DOE finds LEDs save significant energy, can produce better crops in indoor horticulture applications

The US DOE has just released a report that examines the energy-saving potential of LED lighting in horticultural applications. All three main categories of indoor horticulture were investigated: supplemented greenhouses, which use electric lighting to extend the hours of daylight, supplement low levels of sunlight on cloudy days, or disrupt periods of darkness to alter plant growth; non-stacked indoor farms, where plants are grown in a single layer on the floor under ceiling-mounted lighting; and vertical farms, where plants are stacked along vertical shelving to maximize grow space, and the lighting is typically mounted within the shelving units.

Among the findings:

  • LED lighting offers 24% to 30% reduction in electricity consumption compared with incumbent lighting technologies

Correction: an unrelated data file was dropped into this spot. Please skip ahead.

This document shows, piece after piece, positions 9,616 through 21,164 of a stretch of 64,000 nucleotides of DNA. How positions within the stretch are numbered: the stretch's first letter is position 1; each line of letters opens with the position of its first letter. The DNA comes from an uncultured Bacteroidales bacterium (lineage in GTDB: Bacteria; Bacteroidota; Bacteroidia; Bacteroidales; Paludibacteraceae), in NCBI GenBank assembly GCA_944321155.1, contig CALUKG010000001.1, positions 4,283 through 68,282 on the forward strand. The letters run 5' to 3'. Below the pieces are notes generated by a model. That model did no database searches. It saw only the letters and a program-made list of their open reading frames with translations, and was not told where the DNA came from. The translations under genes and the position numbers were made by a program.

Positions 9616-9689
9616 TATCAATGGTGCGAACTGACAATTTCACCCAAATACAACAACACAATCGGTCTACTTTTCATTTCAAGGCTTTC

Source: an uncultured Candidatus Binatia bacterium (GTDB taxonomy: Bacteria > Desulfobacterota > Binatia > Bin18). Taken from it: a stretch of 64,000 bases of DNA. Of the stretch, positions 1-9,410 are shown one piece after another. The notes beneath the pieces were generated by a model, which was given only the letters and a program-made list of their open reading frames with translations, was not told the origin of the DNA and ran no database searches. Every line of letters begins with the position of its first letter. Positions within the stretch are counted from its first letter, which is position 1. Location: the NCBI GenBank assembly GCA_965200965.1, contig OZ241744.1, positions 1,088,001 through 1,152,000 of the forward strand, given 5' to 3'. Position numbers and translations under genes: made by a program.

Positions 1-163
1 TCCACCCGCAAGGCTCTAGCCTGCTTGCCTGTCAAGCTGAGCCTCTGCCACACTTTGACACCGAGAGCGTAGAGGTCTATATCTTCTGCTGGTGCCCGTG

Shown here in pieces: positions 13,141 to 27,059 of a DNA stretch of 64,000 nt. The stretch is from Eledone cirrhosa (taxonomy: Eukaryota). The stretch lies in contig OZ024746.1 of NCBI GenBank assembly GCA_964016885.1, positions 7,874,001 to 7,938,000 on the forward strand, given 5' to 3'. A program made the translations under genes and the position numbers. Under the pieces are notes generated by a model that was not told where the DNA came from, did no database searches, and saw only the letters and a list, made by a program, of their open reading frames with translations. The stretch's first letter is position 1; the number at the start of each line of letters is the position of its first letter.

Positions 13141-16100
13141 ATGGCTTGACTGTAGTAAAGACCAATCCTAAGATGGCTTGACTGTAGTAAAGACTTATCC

• LEDs "can enable more efficient and effective growth and control of the ultimate product."
  • Of the three categories of indoor horticulture, vertical farms have seen the highest adoption of LED lighting, which comprises 66% of all lighting in that application, while LED products make up only 2% of the lighting in supplemented greenhouses and 4% of the lighting in non-stacked indoor farms

The DOE states that if all horticultural lighting today was converted to LED technology, annual lighting consumption would be reduced to 3.6 TWh, which represents energy savings of 40% and translates to $240 million saved.

Additionally, LEDs commonly produce less waste heat or more easily-managed waste heat than incumbent technologies, so there could be additional savings through reduced facility cooling demands as well.

You can download the entire report here.